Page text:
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Where To Get The Cheapest Mortgage

The decision to buy a home may be a really big one to make, but it gets tougher when you try figuring the best way to finance your dream house. Through the years, mortgages have evolved to the point where you don’t need any down payment from needing to have a 50% down payment. Knowing what criteria is required through doing your research is important in helping you get the cheapest possible mortgage. Know The Market A basic knowledge of the market is essential. Being able to determine what the average rates are through doing your research and tracking what the rates have been for the past few months is crucial. You’ll be able to figure out what a fair and “good” interest rate will be. Interest rates will determine what your monthly payment will be in the future. As an example, if you get a mortgage of $150,000 at 7 percent paid over 30 years, the monthly payment would be $1000. If the rate reduced to 6 percent it becomes $100 less. Check Your Credit Before you apply for a mortgage, ensure your credit is at its best. The best mortgages go to those with the best credit scores. Want to get good mortgage and interest rates? A FICO score in the 700s will do it for you. There are ways to improve a score that’s on the low end, e.g. limit the number of cards you apply for, pay down debt and ensure you pay credit cards on time. Shop Around Different providers of mortgages have different criteria for their products, rates and fees. You should check out different providers if you are going to get the most affordable mortgage for you. Several companies give a GFE i.e. Good Faith Estimate for free, so you can get a good idea of what their fees, closing costs and rates are. You’ll be able to write off mortgage on interest on your taxes if you itemize. This is one of the perks of having your home. Instead of taking a standard deduction, itemizing on Schedule A makes it possible to write off the entire interest paid in a year. To qualify, you have to meet other IRS requirements e.g. your home is used as collateral for mortgage. At closing, the points you pay may be lender fees such as appraisal costs or prepaid interest on the loan. Provided points are standard practice in the community you are in, it’s possible to deduct prepaid interest points in your closing year. It is, however, not possible to deduct more points than homebuyers are charged by lenders. With the IRS, taking five points for a big tax deduction is a no-go if the norm is one point. You will be able to still take the deduction even if the seller sweetens the deal.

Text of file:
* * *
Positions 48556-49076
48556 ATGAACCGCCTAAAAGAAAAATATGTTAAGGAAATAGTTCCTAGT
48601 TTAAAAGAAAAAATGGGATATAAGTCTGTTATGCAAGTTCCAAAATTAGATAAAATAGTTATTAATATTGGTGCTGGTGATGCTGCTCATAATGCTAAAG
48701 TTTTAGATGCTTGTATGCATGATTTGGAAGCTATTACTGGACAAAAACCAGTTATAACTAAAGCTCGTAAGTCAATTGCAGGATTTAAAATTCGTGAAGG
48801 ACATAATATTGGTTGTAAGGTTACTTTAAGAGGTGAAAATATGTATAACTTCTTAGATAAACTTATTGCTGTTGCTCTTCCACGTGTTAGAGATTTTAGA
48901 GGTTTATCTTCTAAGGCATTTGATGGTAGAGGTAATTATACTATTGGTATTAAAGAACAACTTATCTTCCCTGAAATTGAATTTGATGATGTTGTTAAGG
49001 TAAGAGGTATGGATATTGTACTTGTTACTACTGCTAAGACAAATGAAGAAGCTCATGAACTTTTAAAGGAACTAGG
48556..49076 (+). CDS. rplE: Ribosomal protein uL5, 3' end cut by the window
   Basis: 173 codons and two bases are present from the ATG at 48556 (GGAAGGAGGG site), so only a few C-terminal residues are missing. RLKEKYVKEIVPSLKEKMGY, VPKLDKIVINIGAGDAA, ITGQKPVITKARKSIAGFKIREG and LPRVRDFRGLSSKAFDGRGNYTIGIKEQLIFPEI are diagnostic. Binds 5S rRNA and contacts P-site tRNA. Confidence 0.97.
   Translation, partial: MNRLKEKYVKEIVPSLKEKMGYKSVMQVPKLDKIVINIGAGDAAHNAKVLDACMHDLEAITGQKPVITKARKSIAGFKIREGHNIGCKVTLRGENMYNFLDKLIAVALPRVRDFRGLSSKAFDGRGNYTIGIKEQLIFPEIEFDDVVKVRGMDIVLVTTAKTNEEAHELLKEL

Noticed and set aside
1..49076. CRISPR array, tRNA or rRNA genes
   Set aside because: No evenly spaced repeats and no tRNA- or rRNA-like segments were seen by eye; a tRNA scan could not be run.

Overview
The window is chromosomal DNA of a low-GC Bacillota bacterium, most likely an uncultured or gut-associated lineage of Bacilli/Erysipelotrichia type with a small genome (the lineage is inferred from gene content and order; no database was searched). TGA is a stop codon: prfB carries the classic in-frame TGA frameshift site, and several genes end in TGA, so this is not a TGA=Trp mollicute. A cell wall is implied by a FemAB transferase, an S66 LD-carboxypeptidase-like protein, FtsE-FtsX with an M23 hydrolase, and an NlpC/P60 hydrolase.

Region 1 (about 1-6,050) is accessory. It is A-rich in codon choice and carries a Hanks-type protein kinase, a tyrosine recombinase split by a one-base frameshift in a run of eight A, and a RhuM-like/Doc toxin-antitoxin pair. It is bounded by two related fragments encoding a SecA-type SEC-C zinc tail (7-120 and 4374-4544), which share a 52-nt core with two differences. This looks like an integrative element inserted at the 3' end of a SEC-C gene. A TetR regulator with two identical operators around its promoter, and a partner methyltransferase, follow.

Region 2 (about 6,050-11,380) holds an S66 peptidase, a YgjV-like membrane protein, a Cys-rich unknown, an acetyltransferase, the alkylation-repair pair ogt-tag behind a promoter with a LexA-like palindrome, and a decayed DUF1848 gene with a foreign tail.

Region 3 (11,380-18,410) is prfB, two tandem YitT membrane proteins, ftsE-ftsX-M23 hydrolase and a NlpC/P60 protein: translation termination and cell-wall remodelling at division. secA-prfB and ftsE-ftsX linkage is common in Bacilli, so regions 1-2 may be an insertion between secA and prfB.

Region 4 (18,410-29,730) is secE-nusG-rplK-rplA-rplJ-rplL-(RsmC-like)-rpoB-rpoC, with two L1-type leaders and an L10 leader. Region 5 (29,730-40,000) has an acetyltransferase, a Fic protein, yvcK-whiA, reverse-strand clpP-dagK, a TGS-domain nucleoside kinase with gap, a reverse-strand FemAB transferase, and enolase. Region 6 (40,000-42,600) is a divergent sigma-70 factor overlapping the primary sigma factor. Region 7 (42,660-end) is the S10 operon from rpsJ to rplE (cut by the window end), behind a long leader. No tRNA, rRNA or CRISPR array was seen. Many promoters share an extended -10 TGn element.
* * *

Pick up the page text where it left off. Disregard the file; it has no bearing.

Dartmouth Properties Dartmouth Properties serves the Dartmouth college community. We specialize in rental properties, condos, duplexes, and single family homes. Click here for more information on how we can help you find the home or rental property of your dreams.
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